Using UV filter for lens protection

Discussion in 'UK Photography' started by Paul Giverin, Jan 13, 2008.

  1. Paul Giverin

    Paul Giverin Guest

    I'll be taking delivery of a Canon 10-22mm in the next few days. This
    will easily be the most expensive lens I own. I was wondering what
    everyone thought of the practice of using a UV filter to protect the
    lens? I know there may be a risk of vignetting at 10mm although I
    believe some filters are quite thin.

    --
    Paul Giverin

    British Jet Engine Website:- www.britjet.co.uk

    My photos:- www.pbase.com/vendee
     
    Paul Giverin, Jan 13, 2008
    #1
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  2. Paul Giverin

    Trev Guest

    Yes You can get very slim filters now and its certainly worth it to use a uv
    or even a plane glass one That some makers are doing think I would be happy
    with the uv.
    If you notice any vignetting at 10mm you can always unscrew it But it will
    probably cause nomore then what may be present in the lens at full stretch
     
    Trev, Jan 13, 2008
    #2
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  3. Paul Giverin

    Andy Hewitt Guest

    I have always fitted a UV, or Skylight filter to every. Of course it's
    meant I've never even damaged a filter as yet, but that could be all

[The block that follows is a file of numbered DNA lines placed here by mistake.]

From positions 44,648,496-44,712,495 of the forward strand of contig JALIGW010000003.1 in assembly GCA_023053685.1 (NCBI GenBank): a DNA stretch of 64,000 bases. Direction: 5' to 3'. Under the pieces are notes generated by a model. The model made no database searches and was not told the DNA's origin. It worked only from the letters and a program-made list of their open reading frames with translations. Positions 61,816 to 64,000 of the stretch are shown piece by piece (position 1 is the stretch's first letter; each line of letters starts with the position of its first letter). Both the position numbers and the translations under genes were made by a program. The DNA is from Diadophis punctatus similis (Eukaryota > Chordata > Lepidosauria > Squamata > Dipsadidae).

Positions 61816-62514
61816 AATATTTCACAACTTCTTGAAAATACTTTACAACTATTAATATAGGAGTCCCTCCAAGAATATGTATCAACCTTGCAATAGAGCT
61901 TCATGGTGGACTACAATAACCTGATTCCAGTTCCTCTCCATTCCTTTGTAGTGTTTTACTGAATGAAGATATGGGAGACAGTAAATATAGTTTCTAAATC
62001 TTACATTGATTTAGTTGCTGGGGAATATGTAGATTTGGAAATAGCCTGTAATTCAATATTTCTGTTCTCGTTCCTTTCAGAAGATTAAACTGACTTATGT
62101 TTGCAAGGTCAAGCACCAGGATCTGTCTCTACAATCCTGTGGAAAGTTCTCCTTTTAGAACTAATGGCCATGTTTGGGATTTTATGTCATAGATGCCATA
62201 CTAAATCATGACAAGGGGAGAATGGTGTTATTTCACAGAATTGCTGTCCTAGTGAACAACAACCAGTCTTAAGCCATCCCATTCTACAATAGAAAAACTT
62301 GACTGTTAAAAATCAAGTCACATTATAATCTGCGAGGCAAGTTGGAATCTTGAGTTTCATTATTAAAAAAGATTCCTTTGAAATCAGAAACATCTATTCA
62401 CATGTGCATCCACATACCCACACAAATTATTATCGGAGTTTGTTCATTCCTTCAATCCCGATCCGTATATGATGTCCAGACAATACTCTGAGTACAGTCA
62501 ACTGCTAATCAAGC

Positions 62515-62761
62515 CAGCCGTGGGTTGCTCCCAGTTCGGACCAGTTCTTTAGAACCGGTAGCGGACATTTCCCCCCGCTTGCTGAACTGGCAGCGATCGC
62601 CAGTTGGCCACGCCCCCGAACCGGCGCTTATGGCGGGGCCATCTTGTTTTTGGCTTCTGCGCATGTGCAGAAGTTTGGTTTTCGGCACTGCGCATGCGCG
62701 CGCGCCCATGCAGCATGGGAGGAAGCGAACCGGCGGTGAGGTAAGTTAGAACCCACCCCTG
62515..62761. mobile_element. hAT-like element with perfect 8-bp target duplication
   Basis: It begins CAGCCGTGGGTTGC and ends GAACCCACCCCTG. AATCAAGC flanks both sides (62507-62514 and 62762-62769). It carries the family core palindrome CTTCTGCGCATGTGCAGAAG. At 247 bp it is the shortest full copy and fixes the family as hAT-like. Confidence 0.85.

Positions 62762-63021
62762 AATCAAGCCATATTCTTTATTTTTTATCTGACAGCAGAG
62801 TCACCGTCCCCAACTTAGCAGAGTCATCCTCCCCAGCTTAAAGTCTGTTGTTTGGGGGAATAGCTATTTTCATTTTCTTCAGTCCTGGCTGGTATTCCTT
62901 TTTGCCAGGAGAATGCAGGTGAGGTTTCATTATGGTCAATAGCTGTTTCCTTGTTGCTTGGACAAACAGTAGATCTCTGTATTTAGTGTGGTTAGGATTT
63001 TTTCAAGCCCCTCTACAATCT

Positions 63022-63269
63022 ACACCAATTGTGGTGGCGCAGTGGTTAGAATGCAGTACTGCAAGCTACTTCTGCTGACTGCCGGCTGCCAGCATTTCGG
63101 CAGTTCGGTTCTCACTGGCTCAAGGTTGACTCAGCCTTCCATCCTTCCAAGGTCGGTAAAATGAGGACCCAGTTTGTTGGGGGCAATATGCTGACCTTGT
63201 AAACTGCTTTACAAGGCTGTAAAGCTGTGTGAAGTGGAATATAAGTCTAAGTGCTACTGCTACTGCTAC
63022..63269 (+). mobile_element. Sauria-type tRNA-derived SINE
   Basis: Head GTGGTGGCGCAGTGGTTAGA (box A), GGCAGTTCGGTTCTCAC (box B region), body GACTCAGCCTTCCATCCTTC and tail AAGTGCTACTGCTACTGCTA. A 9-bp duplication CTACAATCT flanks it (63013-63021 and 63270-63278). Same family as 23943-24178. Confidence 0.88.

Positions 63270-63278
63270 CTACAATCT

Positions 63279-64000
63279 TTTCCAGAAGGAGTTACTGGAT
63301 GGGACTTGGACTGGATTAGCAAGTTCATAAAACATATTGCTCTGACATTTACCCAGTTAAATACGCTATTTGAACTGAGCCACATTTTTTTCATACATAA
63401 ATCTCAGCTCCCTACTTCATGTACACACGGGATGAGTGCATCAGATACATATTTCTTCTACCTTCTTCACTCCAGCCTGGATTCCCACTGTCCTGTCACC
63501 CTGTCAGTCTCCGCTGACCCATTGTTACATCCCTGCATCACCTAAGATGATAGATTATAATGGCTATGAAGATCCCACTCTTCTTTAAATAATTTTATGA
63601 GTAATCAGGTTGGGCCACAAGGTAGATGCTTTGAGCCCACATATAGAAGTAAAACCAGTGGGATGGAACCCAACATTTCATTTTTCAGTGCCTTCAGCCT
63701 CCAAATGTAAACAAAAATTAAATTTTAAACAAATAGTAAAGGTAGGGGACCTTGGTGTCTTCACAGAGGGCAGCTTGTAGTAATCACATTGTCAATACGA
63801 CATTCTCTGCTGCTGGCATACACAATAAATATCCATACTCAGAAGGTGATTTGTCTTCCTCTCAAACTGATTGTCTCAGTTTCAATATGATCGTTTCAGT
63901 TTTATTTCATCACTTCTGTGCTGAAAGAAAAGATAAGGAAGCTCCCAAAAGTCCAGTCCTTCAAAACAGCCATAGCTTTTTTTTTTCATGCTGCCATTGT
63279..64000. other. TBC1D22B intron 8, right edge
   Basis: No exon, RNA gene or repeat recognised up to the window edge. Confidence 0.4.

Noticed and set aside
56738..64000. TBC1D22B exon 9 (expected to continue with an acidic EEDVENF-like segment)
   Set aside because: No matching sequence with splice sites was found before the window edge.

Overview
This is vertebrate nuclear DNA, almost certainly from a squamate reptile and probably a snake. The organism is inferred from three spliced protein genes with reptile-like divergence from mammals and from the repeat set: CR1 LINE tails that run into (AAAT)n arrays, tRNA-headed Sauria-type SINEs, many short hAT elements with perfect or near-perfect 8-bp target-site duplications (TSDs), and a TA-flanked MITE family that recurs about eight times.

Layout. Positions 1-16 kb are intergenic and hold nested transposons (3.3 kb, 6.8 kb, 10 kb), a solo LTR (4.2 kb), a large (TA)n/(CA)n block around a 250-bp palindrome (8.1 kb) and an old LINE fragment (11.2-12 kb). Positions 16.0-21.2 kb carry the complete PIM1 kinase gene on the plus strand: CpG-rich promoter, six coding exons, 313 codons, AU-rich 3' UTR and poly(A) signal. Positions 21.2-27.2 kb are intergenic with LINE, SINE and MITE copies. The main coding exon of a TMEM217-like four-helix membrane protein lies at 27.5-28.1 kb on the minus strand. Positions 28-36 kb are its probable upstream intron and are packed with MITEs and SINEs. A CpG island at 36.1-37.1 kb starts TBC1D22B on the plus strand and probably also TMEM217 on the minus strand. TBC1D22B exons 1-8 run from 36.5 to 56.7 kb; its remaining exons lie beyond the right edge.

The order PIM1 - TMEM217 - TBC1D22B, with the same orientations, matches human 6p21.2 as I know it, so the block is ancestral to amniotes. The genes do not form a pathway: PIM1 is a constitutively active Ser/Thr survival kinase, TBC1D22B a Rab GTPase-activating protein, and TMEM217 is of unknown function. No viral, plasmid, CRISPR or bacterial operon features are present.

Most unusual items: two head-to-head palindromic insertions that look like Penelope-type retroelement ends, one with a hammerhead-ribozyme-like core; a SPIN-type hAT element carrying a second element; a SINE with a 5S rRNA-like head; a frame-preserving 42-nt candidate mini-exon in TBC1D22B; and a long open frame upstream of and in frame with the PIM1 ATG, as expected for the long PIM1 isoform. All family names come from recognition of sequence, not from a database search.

part of sod's law!

    You can get around the vignetting, which seems pretty common on many
    DSLR wide angle lenses. Try not to use a wide aperture at the shortest
    zoom. Photoshop (even Elements can) can also deal with it at the RAW
    processing stage too.
     
    Andy Hewitt, Jan 13, 2008
    #3
  4. Occasionally flare can be a problem with filters but I always use a
    UV/Skylight filter and just take it off when I notice that flare is a
    problem.

    Roger
     
    Roger Blackwell, Jan 14, 2008
    #4
  5. Paul Giverin

    monopix Guest

    I think Andy has probably summed it up when he said he's never damaged a
    filter. IMHO, it's not worth it. The idea of always fitting a 'protection'
    filter was probably started by the retailers to increase their profits. I
    used to use them until I really thought about why I did it, then I stopped
    and haven't used one for years.

    A lens hood is a good idea and also gives some protection from knocks etc.
    Nothing will protect a lens from being dropped. Any dust/dirt can usually be
    cleaned off with a brush or lens tissue. The only time a filter might be
    useful is to protect from sea spray/salt etc. Bear in mind that, having
    spent all that money on the lens, do you really want to degrade the image by
    putting another piece of glass in front of it?
     
    monopix, Jan 15, 2008
    #5
  6. Paul Giverin

    Trev Guest

    I have anti virus and Not recived one for years. But Im not going to take it
    of.
     
    Trev, Jan 15, 2008
    #6
  7. Paul Giverin

    monopix Guest

    Yes, and I have my camera kit insured, but I don't expect to have to make a
    claim.

    The difference is, a filter will always degrade the image to some extent.